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"From Kaleidoscomaniac to Cybernerd"

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Erkki HuhtamoEdit

Erkki Huhtamo is a Professor of Media History and Theory at UCLA who received his training at the University of Turku, Finland. He is a prominent media archaeology, writer and exhibition curator.

From Kaleidoscomaniac to Cybernerd: Notes toward an Archaeology of the Media [1997]Edit

In this wonderfully lucid and blessedly brief article from Leonardo, Huhtamo proposes a method for media archaeology based on "recurring cyclical phenomena that (re)appear and disappear and reappear over and over again in media history, somehow seeming to transcend specific historical contexts", a sort of "deja vu" experience of media history (222).

Huhtamo opens by questioning the method of more traditional historians, for whom historical relevance is tied to whether or not technological discoveries take effect (aside from just existing). In contrast to this, Huhtamo summons the angel of history, Walter Benjamin, as a reminder that all the debris of man is part of his historical existence. Benjamin opens into a consideration of all the fine work being done in media studies to understand how "artifacts are embedded in the complex discursive fabrics and patterns reigning in a culture" (221). The new media history is one of "multi-layered construct, a dynamic system of relationships" (221). Historians themselves are subject to the ideologies of their time, thus rendering them mediators between past and present.

Topoi and Media ArchaeologyEdit

However, Huhtamo's aims are subtely different, and here he distinguishes between new media history (new historicism of media?) and media archaeology. Here, Huhtamo offers the deja vu corollary between kaleidoscomaniacs, stereoscomaniacs, and cybernerd peep show--the viewer who could not look away; he also considers the mutually panicked responses of fantasmagorie viewers and the Lumiere bros. first audience. Incidents distance in time and space can be connect through the cyclicism of their experience. Huhtamo writes, "all these cases 'contain' certain commonplace elements of cultural motives that have been encountered in earlier cultural processes" (222). For Huhtamo, these motives constitute topoi or topics, an idea he borrows from literary studies. Classically, topoi were "storehouses of trains of thought", what would latter become cliches or "formulas, ranging from stylistic to alegorical that make up the 'building blocks' of cultural traditions [...] they provide 'pre-fabricated' molds for experience" (222). Topoi, as they are always cultural, are always ideological (and not, for example, Jungian or pre-conscious).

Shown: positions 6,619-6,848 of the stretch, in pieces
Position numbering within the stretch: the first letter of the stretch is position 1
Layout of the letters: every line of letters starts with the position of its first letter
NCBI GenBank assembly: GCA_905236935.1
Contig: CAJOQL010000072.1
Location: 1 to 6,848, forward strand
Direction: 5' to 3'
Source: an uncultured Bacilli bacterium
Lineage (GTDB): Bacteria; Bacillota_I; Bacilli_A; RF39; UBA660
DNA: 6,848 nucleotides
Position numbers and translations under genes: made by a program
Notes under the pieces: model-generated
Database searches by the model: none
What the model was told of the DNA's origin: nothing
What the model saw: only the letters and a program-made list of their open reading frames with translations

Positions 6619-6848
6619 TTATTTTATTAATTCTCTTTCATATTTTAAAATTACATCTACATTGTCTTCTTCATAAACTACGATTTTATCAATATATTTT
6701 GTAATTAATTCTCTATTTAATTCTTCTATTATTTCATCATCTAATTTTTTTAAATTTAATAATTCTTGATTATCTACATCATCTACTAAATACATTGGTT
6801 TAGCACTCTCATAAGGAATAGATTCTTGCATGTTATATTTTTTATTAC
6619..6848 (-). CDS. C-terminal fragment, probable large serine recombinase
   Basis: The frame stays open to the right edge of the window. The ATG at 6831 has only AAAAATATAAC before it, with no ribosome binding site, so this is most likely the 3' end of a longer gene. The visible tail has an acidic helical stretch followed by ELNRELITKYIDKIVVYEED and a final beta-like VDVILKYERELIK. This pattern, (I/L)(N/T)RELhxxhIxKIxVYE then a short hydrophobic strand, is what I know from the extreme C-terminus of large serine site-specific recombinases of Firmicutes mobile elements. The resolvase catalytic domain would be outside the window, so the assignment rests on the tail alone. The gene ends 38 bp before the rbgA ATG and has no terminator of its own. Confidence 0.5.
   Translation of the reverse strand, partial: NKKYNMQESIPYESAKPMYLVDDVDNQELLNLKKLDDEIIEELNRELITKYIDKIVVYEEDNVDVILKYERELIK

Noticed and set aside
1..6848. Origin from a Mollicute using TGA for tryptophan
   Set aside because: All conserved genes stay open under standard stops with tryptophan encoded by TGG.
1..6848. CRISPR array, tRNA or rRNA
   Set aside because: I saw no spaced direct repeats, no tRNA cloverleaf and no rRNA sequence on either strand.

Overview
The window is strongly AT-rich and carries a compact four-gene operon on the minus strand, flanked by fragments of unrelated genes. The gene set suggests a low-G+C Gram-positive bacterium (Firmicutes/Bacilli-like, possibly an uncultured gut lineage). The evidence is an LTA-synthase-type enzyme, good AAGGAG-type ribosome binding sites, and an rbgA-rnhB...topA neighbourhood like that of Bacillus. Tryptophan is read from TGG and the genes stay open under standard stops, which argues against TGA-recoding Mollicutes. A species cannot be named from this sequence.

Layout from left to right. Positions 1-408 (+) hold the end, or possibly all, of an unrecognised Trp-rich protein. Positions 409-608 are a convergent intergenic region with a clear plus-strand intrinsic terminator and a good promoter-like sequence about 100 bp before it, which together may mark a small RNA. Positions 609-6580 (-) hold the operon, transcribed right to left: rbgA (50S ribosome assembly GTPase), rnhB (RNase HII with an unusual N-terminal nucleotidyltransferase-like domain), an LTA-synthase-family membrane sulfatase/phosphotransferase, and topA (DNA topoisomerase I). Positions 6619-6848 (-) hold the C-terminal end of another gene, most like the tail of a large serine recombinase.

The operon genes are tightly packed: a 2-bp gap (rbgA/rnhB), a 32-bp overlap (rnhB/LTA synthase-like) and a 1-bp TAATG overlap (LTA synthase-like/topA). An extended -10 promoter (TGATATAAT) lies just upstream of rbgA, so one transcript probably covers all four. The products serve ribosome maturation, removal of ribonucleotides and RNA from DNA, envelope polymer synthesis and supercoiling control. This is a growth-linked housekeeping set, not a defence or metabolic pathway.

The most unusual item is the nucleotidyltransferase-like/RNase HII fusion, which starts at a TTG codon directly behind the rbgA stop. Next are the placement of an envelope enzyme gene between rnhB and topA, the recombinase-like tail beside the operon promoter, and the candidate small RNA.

For Huhtamo, then, media archaeology has 2 goals (223):

  1. the study of the cyclically recurring elements and motives underlying and guiding the development of media culture
  2. the axcavation of the ways in which these discursive traditions and formulations have been 'imprinted' on specific media machines and systems in different historical contexts, contributing to their identity in terms of socially and ideological spcific webs of significiation.

What matters historically is how something has come to be represented (not whether it actually happened that way): "It could be claimed that the reality of media history lies primarily in the discourses that guide and mold its development, other than in the 'things' and 'artifacts' that for writers like Ceram, form the sun around which everything (r)evolves" (222). Here then, in the Foucaultian tradition, we may consider "discursive objects" as what can be cental in the history of media culture [to substitute for the enigmatic treasure of things anterior to discourse, the regular formation of objects that emerge only in discourse]. Thus the analysis is of discursive shifts--much like Kittler's work Discourse Networks 1800/1900. However, here Huhtamo diverges from Foucault in that he does not seek a systematic study of "ideological traditions of discourses reigning in society that are based on the interplay of power and knowledge" [discourse formations] (223). Rather, he aligns himself with what Foucault characterized as a history of ideas, whereby false starts, dead ends and ephemera become more revealing than chronological technology histories, "if our focus is on the meanings that emerge through the social practices related to the use of technology" (223). Thus, unrealized or fantasized machines are just as telling as real ones; what matters is the topoi.

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